The idea of a very wealthy and arrogant person suddenly having to come to grips with being poor has been a staple of movie comedies for decades (remember Dan Aykroyd’s plight in Trading Places?) and it’s a reliable staple when in the hands of a talented comic actor like Derbez. Unfortunately, the framework of Overboard undercuts that central premise. Leonardo was a rich jerk, but now he’s an ignorant yet innocent schnook who finds himself trying to make the best of what he can. The film ruins many of the possibilities for comedy in this situation by turning Leonardo into a pretty decent chef and even more decent guy instead of making every single attempt at work work and housework into an unmitigated comic disaster.


Director Rob Greenberg makes  his feature film debut here after a career spent mostly in TV sitcoms, and his background shows. Overboard’s main storyline plays it very safe, down to a very huggy, feely ending (in a movie like this, such a reveal can’t possibly qualify as a spoiler). In fact, Faris and Derbez have that longtime sitcom married couple vibe of being together without any real sparks, even when the plot tries to kindle some between them. Oddly enough, however, I found the ending of the movie somewhat satisfying on a sitcom, comfort food type of level.


Ironically, the comic elements that work best are the ones that Derbez introduced into the 30-year-old script as a result of making his character Mexican. Instead of Goldie Hawn’s snooty relatives (including a soon-to-be ex-hubby played by Edward Herrmann), Leonardo’s family comes straight out of a telenovela, complete with a possibly dying father, a scheming sister, and a nicer sister. The material isn’t laugh-out-loud hilarity, but it is cleverly done, although Greenberg and his co-writer Bob Fisher spoil it somewhat by mentioning the telenovela similarities about a half dozen time in the movie.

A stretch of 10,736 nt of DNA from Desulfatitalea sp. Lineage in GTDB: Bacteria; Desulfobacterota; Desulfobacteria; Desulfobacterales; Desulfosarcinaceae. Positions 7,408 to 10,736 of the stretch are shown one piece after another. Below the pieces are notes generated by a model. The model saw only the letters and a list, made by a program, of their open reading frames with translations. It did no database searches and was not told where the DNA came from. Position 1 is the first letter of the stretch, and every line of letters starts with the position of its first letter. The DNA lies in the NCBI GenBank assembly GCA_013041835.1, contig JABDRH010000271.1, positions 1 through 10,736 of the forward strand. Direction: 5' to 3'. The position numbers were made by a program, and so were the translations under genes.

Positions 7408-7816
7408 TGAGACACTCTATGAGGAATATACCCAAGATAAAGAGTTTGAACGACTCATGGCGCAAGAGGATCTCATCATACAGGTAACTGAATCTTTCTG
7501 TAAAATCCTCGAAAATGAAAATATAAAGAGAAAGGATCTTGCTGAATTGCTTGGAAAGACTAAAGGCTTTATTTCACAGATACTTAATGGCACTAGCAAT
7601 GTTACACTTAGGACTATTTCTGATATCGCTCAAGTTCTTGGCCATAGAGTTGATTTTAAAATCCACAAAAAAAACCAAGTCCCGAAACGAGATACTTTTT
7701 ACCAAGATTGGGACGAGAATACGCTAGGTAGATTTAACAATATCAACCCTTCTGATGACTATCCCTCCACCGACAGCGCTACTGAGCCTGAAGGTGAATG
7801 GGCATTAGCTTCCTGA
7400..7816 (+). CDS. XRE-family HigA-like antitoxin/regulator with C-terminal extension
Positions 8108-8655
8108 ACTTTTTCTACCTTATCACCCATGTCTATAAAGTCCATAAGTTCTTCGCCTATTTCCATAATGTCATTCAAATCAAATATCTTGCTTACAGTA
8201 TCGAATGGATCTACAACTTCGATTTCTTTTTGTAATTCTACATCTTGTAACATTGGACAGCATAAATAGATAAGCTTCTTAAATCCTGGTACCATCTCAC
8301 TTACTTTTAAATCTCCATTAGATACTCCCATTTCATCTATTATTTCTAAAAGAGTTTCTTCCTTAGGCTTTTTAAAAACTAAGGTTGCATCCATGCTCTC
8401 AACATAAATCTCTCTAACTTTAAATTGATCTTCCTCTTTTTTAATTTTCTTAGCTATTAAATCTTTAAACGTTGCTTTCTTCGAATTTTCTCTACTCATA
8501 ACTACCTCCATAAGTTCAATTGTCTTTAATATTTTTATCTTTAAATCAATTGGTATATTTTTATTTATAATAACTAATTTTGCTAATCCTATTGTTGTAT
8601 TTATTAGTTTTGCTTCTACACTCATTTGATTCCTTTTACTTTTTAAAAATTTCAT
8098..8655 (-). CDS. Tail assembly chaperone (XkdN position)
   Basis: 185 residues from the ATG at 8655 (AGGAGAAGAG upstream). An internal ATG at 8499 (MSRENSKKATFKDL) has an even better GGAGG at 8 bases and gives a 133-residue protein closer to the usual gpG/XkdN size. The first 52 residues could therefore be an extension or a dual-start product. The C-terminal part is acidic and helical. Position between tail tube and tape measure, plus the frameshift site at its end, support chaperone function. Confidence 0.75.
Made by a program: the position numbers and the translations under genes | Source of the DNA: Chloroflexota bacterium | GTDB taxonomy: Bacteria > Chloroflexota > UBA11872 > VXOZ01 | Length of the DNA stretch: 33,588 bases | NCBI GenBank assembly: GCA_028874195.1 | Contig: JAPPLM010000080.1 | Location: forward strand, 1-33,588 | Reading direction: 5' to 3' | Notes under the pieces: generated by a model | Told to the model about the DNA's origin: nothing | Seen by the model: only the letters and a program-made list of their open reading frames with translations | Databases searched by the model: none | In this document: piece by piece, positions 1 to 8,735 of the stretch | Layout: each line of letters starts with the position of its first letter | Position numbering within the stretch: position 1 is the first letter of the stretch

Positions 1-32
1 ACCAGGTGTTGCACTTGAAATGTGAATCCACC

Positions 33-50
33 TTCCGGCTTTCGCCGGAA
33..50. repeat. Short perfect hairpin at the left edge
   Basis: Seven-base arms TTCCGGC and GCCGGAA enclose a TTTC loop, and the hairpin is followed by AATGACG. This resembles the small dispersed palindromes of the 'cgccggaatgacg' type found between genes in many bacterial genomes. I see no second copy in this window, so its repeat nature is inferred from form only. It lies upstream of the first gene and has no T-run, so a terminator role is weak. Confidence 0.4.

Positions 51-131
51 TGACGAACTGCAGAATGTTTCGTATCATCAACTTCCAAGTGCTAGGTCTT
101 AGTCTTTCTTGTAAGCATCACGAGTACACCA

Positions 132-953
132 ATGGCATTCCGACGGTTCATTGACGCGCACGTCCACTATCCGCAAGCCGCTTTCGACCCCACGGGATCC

Derbez’s influence shows up in other areas as well. Nearly half the dialogue in the movie is in subtitled Spanish, including all the scenes involving Leonardo’s family and his scenes with his fellow construction workers, all of whom are Hispanic as well (including one who likes to quote from The Godfather a great deal). This abundance of Spanish dialogue is an attempt, and a fairly successful one, to bridge the cultural divide and keep Spanish-speaking audiences interested in the movie while bringing in more mainstream audiences as well. Sadly, the film will probably play better with the Spanish-speaking audiences for whom Derbez’s charm is enough to carry the movie.


Overboard suffers from the same flaw that many romantic comedies do nowadays. It’s not that funny as a comedy, with most of the good material eliciting chuckles rather than belly laughs, and it’s not all that passionate a romance. The script has a few subtle zingers (including shout-outs to Jaws and the original version of the film), but it sags in the repetitive middle (at nearly two hours long, it’s a bit of chore to get through), and, in the end, it falls back on the charm of the cast. Fortunately, Derbez, Faris, and their co-stars do just enough to keep this movie above water. Overboard will probably tank at the box office, but it’s likely, just like its predecessor, to keep afloat in the video market for quite a while.

In this featurette, Eugenio Derbez makes a bad first impression on Anna Faris.

Read other reviews of Overboard: 

Overboard (2018) on IMDb